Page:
Supplementary memorandum submitted by
the UK Steel Association
UK GOVERNMENT ATTITUDE
In UK Steel's belief and experience, the UK
Government has for many years (dating from when Nicholas Ridley
was Secretary of State at the DTI) maintained a presumption against
the imposition of anti-dumping duties. This presumption derives
at least partly from an ideological belief held by many officials
in both the DTI and Treasury that any interference with free trade
flows is an infinitely worse evil than refusing to provide temporary
support to embattled manufacturers. This attitude is in stark
contrast to that of the US Government, which rigorously exerts
its WTO rights to "discipline" dumped steel, and to
the more balanced approach of the European Commission.
This ideological bias can manifest itself in
many ways. Most common are: the UK's second guessing of the Commission's
findings on injury, with the UK adopting higher injury standards
than those of the Commission and WTO; and using the "Community
interest" clause in the anti-dumping regulation to give greater
weighting to the interests of consumers over those of local producers.
It is difficult to provide hard documentary
evidence of this bias, as it is based on impressions gained during
discussions with many officials over a long periodmany
of them informal and off-the-record. The best evidence we believe
lies with HMG's voting record in the EU's Anti-Dumping Committee.
In the three cases in which UK Steel has been most directly involved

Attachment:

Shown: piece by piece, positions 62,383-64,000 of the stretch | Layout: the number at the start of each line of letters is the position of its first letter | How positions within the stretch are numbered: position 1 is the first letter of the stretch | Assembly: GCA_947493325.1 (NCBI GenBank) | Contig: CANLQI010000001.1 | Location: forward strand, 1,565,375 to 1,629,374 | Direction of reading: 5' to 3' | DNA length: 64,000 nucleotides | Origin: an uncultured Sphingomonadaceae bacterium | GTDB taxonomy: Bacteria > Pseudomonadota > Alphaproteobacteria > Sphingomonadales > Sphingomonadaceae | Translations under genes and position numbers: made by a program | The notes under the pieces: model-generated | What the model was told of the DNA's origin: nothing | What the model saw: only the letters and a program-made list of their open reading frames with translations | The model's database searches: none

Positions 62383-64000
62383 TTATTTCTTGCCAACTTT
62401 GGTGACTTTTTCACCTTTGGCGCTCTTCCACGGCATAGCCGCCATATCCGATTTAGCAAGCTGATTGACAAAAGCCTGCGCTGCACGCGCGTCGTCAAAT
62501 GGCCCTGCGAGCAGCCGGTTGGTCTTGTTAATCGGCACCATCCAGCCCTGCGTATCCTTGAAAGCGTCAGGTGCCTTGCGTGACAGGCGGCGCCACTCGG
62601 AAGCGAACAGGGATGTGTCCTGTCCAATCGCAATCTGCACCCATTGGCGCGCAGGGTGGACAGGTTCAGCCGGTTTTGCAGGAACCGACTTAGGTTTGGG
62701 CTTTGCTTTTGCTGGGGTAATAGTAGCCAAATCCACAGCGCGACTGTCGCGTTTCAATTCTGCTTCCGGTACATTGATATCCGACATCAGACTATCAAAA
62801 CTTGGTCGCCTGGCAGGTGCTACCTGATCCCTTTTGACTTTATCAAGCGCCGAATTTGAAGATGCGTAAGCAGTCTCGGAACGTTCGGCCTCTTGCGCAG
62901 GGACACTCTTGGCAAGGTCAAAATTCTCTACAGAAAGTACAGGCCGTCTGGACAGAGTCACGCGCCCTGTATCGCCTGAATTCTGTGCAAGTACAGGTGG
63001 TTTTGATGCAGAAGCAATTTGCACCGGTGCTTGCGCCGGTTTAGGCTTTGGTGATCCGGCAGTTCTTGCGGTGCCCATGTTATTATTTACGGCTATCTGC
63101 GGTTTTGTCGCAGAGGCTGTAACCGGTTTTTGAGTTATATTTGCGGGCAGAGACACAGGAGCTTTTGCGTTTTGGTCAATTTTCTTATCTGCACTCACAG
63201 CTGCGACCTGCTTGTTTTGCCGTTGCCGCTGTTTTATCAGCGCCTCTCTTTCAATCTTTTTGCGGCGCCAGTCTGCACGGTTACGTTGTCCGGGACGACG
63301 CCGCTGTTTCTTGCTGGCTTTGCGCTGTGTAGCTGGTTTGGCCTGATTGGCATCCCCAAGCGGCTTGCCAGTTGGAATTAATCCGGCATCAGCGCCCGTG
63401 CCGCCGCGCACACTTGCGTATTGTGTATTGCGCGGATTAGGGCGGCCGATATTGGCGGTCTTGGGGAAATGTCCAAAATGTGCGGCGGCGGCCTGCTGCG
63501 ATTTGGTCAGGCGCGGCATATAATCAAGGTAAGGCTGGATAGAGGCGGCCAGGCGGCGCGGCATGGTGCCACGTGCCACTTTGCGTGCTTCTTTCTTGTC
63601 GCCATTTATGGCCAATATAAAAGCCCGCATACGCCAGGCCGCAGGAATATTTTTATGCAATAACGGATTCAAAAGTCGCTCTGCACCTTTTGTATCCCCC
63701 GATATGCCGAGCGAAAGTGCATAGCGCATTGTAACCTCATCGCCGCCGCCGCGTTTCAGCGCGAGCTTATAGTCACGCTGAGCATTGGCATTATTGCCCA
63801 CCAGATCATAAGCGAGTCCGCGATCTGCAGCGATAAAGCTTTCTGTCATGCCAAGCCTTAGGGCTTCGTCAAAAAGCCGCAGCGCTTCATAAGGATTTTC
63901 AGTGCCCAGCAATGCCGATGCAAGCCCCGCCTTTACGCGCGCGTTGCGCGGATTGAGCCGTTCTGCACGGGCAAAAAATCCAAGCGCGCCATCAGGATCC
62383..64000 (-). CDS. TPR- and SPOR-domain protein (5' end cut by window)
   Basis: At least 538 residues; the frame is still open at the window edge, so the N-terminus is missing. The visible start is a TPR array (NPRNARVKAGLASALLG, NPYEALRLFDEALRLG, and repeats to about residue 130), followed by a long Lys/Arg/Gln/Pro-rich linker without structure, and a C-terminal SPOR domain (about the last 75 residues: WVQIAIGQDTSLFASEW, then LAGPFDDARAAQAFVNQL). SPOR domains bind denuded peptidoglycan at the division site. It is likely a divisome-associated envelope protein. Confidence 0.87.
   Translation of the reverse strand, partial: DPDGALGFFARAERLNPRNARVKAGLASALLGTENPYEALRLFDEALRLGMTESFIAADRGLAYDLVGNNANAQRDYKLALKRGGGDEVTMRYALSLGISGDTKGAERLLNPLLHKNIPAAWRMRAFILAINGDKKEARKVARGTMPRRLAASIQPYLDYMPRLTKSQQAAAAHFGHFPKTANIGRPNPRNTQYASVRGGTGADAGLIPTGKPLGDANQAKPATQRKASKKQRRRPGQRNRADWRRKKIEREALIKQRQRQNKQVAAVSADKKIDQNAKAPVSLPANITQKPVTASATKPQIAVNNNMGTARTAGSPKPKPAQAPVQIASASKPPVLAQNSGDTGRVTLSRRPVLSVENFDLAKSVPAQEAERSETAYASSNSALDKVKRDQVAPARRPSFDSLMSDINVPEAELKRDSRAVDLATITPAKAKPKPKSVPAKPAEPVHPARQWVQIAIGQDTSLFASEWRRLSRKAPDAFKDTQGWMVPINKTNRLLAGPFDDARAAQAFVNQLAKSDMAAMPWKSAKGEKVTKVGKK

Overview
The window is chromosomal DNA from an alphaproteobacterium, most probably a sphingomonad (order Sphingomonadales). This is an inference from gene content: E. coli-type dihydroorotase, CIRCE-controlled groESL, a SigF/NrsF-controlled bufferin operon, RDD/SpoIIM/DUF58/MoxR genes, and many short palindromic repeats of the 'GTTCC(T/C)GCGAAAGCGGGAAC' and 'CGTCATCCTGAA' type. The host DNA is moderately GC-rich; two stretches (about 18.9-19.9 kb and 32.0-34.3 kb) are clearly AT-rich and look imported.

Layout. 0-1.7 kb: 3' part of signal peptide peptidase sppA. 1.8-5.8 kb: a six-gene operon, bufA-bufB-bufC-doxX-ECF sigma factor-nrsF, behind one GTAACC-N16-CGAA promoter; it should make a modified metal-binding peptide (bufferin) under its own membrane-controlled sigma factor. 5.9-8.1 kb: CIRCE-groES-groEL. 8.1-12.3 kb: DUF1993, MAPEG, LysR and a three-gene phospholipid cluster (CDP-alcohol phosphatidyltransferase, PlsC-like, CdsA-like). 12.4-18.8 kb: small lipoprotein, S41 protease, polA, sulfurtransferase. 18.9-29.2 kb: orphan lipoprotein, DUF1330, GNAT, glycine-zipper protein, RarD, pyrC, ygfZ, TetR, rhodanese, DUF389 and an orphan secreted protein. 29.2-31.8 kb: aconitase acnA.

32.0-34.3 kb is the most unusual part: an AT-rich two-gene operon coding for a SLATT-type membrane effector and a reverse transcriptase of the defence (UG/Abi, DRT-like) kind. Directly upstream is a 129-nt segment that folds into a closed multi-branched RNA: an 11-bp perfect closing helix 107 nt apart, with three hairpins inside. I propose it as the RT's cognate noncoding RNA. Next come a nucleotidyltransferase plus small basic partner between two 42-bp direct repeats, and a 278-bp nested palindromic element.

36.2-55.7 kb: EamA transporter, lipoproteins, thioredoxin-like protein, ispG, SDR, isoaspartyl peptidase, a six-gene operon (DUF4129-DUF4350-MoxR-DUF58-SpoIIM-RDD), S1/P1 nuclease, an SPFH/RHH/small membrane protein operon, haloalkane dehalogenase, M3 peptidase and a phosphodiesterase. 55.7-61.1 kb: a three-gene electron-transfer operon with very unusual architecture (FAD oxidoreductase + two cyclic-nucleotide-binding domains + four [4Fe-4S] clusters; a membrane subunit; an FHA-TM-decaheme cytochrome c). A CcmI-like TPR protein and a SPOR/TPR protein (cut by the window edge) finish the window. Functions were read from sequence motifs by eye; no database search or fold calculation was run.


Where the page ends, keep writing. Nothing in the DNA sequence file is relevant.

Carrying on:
over the past two years, the UK voted as follows:
Stainless wire from IndiaThe UK voted
in favour of countervailing duties, but against anti-dumping duties,
even though the facts in respect of injury and Community interest
were identical. This was a clear indication that anti-subsidy
measures were ideologically more acceptable than anti-dumping
Hot rolled coil from Bulgaria, India, Iran, South
Africa, Taiwan and YugoslaviaEven though the minister accepted
that the steel industry was being injured by these dumped and
(in some cases) subsidised imports, the UK voted against duties.
This was because the Commission and other Member States were not
prepared to accept the UK's argument that duties only be applied
for one year, as opposed to the normal practice of five years
(as laid down in the EU regulation and WTO agreement).
Hot rolled plate from India, China, and RomaniaAgain,
officials were prepared to accept that there had been injury caused
by these dumped imports, but concentrated in the most recent months.
The UK abstained. Such is the UK's reputation on anti-dumping
matters in the EU, that an abstention is often regarded as success
by domestic producers!
Fortunately, in all these cases there was majority
support for duties, and measures are now in place.
Recycling and the CCL
GROWTH/DECLINE IN THE PROPORTION OF EAF STEELMAKING
IN EU AS A PERCENTAGE OF TOTAL STEEL PRODUCTION
Notes: Proportion of EAF Steelmaking has declined in the
UK and increased in EU.
*Corrected for EU15.